There is a saying in French, “L’habit ne fait pas le moine.” Roughly translated, it says, “The vestment does not make the monk.” A priest in Kerala was caught for his moral transgressions, recently. Just as that wasn’t enough, we have a repeat in Mysore.
In the first place, why is there a need for a monk? Why is there a need for a monastic life? Why be divided between this and that? Why live a life of either deprivation or over indulgence? Why to live a life of pretense?
Aristotle, speaking about moral behavior, had said, “Virtue is a golden mean between the two extremes both of which are vices! Therefore, there lies the need for all humans to find their own ‘golden mean.’ Key to a meaningful life is ‘Balance’. All religions profess the same thing. In Gita, Krishna tells Arjuna, “Yoga is not for one who eats too much, or eats too little, sleeps too much or does not sleep enough. What He meant was, “Nothing in Excess.”
To borrow from GB Shaw, “Self-denial is not a virtue; it is only the effect of prudence on rascality.”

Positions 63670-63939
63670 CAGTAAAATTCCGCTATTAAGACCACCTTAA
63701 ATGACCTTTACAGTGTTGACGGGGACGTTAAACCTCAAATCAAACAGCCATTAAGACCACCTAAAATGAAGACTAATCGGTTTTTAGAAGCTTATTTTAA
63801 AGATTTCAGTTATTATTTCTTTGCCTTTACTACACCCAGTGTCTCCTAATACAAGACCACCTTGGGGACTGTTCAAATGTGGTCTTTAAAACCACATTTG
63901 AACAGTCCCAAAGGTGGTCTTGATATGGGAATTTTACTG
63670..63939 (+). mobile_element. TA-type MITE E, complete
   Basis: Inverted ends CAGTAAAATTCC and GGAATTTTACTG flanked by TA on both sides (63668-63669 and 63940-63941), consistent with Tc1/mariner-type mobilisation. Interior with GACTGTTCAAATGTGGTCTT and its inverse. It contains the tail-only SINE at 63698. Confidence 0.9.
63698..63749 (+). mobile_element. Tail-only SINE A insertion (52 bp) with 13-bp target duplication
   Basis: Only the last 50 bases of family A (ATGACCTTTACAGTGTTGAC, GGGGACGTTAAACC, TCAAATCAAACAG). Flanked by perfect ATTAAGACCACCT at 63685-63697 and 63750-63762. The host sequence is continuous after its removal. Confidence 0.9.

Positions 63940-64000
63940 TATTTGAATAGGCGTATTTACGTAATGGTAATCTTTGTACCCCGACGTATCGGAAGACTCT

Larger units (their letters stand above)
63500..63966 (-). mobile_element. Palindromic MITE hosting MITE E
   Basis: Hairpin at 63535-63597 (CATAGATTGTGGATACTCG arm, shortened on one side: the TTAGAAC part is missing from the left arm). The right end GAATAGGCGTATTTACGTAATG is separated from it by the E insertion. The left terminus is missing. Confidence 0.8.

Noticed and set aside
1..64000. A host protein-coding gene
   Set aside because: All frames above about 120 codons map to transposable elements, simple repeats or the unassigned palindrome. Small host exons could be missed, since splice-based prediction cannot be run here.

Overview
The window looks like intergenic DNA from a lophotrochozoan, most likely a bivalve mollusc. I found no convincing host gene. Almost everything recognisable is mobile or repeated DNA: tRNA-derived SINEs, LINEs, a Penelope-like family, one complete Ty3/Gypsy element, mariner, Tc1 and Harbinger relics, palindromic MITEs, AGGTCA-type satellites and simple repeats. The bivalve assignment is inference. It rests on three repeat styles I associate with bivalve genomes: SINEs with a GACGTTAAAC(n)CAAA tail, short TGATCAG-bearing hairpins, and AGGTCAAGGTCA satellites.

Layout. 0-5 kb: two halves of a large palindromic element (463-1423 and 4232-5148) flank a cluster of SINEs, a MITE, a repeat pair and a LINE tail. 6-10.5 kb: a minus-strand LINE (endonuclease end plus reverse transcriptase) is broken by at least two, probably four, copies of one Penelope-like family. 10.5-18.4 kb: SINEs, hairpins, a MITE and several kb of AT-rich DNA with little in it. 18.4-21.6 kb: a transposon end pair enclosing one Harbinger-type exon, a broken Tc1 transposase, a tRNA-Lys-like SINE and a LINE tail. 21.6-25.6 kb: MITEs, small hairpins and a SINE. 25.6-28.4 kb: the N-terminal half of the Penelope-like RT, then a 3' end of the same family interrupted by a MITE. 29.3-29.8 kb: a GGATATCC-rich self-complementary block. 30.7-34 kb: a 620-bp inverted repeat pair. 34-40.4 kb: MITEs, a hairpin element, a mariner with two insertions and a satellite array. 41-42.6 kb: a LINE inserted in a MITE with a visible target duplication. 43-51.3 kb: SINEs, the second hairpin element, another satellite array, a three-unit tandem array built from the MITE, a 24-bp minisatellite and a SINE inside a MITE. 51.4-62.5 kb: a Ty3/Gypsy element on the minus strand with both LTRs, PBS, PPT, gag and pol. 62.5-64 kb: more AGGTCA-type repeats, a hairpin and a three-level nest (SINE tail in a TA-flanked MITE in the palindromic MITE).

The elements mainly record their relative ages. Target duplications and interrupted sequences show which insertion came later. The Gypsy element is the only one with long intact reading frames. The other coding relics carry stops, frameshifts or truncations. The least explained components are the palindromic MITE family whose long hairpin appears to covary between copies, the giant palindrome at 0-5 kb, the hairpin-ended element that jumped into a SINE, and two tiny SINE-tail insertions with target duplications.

If you are natural, you are spiritual: Conversely, if you are not natural, you cannot be spiritual.
By OSHO (Blog,reproduced)
The traditional concept of man was that of a materialist or spiritualist, moral or immoral person, sinner or saint. A divided man is miserable. He is neither healthy nor whole; the other half that has been denied will go on taking revenge. It will find ways and means to overcome the part you have imposed upon yourself. You will become a battleground; there will be civil war. Only a fulfilled tree will flower.
Man is yet to flower. The new man will be earthy and divine, worldly and otherworldly. The new man will accept his totality and he will live it without any inner division, without getting split. With the new man will come a new world, because the new man will perceive in a qualitatively different way. He will live a totally different life. He will be a mystic, poet and scientist — all at once.
My concept of the new man is that he will be Zorba the Greek and he will also be Gautama the Buddha. The new man will be Zorba the Buddha. He will be sensuous and spiritual — in the body, yet with a great consciousness, a great witnessing.
Religion failed because it was too otherworldly. It neglected this world. To neglect this world is to neglect your own roots. Science has failed because it neglected the other world, the inner, and you cannot neglect the flowers.
We now need a new humanity in which religion and science become two aspects of one human being. And art will be the bridge. That’s why I say that the new man will be a mystic, a poet and a scientist.